Measuring Trends in Leisure: The Allocation of Time Over Five Decades
Mark Aguiar and
Erik Hurst ()
No 12082, NBER Working Papers from National Bureau of Economic Research, Inc
In this paper, we use five decades of time-use surveys to document trends in the allocation of time. We find that a dramatic increase in leisure time lies behind the relatively stable number of market hours worked (per working-age adult) between 1965 and 2003. Specifically, we show that leisure for men increased by 6-8 hours per week (driven by a decline in market work hours) and for women by 4-8 hours per week (driven by a decline in home production work hours). This increase in leisure corresponds to roughly an additional 5 to 10 weeks of vacation per year, assuming a 40-hour work week. Alternatively, the "consumption equivalent" of the increase in leisure is valued at 8 to 9 percent of total 2003 U.S. consumption expenditures. We also find that leisure increased during the last 40 years for a number of sub-samples of the population, with less-educated adults experiencing the largest increases. Lastly, we document a growing "inequality" in leisure that is the mirror image of the growing inequality of wages and expenditures, making welfare calculation based solely on the latter series incomplete.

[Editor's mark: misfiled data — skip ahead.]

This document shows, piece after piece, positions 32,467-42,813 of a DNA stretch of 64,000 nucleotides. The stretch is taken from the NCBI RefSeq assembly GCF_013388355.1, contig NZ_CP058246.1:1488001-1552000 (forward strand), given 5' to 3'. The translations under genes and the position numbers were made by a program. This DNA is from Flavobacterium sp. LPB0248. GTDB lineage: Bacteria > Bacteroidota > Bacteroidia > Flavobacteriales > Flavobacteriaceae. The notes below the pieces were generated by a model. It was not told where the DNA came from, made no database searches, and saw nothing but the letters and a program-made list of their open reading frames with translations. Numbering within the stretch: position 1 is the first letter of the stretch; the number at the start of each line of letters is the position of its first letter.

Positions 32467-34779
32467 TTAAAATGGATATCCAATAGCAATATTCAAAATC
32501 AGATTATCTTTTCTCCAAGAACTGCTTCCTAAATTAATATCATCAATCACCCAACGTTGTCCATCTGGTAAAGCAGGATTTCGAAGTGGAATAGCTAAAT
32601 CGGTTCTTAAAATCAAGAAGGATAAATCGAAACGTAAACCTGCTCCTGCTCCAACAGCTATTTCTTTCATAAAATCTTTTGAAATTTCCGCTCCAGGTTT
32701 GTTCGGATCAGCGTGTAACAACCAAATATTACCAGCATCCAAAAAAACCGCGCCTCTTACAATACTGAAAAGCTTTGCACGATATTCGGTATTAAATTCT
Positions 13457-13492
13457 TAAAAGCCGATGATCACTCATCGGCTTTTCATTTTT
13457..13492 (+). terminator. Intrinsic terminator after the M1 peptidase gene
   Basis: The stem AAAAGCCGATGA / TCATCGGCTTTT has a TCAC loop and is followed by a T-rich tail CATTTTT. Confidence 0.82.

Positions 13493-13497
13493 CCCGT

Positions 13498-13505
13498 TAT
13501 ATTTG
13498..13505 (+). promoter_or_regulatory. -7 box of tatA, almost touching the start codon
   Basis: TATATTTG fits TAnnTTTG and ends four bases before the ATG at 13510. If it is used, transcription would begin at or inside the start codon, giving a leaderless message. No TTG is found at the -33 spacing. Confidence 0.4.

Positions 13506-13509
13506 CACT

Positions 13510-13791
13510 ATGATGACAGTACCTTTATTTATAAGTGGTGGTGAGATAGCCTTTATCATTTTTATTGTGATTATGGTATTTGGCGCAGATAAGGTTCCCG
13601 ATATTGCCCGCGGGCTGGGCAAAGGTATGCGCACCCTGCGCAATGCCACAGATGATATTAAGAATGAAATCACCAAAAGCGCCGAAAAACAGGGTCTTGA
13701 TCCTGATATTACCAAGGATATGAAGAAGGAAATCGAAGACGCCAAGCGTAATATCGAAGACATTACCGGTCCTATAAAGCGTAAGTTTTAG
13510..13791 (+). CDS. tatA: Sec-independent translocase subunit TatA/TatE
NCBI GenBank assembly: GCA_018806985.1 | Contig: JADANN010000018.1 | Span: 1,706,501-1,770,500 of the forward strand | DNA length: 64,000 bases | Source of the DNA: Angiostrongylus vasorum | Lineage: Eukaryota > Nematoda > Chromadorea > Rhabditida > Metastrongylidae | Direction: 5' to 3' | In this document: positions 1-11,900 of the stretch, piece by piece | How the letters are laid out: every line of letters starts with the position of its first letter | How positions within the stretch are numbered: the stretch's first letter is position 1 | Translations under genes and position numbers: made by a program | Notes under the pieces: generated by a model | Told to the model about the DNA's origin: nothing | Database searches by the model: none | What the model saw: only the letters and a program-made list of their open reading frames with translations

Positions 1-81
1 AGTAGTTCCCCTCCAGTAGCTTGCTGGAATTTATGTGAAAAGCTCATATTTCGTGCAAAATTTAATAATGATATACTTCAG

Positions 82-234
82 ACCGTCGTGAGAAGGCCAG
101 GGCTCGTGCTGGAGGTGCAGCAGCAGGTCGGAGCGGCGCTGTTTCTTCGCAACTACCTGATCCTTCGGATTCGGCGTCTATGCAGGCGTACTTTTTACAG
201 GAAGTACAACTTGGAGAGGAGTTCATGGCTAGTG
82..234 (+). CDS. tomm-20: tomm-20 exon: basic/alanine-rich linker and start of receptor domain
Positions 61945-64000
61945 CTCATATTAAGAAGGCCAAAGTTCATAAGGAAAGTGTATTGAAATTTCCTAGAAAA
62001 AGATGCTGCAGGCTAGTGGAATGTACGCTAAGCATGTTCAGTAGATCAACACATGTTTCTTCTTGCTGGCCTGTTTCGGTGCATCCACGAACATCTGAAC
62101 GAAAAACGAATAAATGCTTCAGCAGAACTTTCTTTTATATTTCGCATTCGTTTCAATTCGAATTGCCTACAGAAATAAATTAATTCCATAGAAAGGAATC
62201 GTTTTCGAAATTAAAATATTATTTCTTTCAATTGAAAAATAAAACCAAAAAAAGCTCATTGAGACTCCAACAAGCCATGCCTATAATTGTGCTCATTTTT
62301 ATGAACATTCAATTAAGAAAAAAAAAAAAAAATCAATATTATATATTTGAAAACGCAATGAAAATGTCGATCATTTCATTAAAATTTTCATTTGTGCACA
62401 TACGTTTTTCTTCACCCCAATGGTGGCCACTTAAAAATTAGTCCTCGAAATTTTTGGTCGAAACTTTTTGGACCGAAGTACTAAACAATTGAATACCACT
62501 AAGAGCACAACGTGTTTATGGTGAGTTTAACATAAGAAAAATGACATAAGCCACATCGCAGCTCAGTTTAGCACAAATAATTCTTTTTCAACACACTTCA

JEL-codes: D12 D13 J22 (search for similar items in EconPapers)
New Economics Papers: this item is included in nep-lab
Note: EFG LS
References: View references in EconPapers View complete reference list from CitEc
Citations View citations in EconPapers (32) Track citations by RSS feed
Published as Aguiar, Mark and Erik Hurst. “Measuring Leisure: The Allocation of Time over Five Decades.” Quarterly Journal of Economics 122, 3 (August 2007): 969-1006.
Downloads: (external link)
Journal Article: Measuring Trends in Leisure: The Allocation of Time Over Five Decades (2007)
Working Paper: Measuring trends in leisure: the allocation of time over five decades (2006)
This item may be available elsewhere in EconPapers: Search for items with the same title.
Export reference: BibTeX
RIS (EndNote, ProCite, RefMan)
Persistent link: https://EconPapers.repec.org/RePEc:nbr:nberwo:12082
Ordering information: This working paper can be ordered from
Access Statistics for this paper
More papers in NBER Working Papers from National Bureau of Economic Research, Inc National Bureau of Economic Research, 1050 Massachusetts Avenue Cambridge, MA 02138, U.S.A.. Contact information at EDIRC.
Series data maintained by ().